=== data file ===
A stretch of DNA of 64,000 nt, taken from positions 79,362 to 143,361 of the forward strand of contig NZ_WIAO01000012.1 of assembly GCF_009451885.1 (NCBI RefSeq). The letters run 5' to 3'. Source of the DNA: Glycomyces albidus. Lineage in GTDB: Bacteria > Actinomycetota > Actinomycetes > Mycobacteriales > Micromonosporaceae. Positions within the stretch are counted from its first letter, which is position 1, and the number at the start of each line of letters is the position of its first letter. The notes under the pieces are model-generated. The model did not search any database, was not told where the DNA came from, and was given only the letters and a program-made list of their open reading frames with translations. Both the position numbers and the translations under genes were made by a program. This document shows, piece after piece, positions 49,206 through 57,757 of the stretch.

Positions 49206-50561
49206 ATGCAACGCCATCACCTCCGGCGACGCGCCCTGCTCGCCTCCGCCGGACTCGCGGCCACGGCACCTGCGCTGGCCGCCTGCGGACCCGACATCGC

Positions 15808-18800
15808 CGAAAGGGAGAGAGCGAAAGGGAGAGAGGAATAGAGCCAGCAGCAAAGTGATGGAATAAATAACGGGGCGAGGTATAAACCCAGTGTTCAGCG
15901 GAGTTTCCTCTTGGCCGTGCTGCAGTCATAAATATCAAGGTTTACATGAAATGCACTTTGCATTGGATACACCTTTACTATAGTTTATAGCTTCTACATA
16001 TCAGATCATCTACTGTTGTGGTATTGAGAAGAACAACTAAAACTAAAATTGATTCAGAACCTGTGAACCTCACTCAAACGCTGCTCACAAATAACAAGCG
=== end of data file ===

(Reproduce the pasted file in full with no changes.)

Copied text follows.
A stretch of DNA of 64,000 nt, taken from positions 79,362 to 143,361 of the forward strand of contig NZ_WIAO01000012.1 of assembly GCF_009451885.1 (NCBI RefSeq). The letters run 5' to 3'. Source of the DNA: Glycomyces albidus. Lineage in GTDB: Bacteria > Actinomycetota > Actinomycetes > Mycobacteriales > Micromonosporaceae. Positions within the stretch are counted from its first letter, which is position 1, and the number at the start of each line of letters is the position of its first letter. The notes under the pieces are model-generated. The model did not search any database, was not told where the DNA came from, and was given only the letters and a program-made list of their open reading frames with translations. Both the position numbers and the translations under genes were made by a program. This document shows, piece after piece, positions 49,206 through 57,757 of the stretch.

Positions 49206-50561
49206 ATGCAACGCCATCACCTCCGGCGACGCGCCCTGCTCGCCTCCGCCGGACTCGCGGCCACGGCACCTGCGCTGGCCGCCTGCGGACCCGACATCGC

Positions 15808-18800
15808 CGAAAGGGAGAGAGCGAAAGGGAGAGAGGAATAGAGCCAGCAGCAAAGTGATGGAATAAATAACGGGGCGAGGTATAAACCCAGTGTTCAGCG
15901 GAGTTTCCTCTTGGCCGTGCTGCAGTCATAAATATCAAGGTTTACATGAAATGCACTTTGCATTGGATACACCTTTACTATAGTTTATAGCTTCTACATA
16001 TCAGATCATCTACTGTTGTGGTATTGAGAAGAACAACTAAAACTAAAATTGATTCAGAACCTGTGAACCTCACTCAAACGCTGCTCACAAATAACAAGCG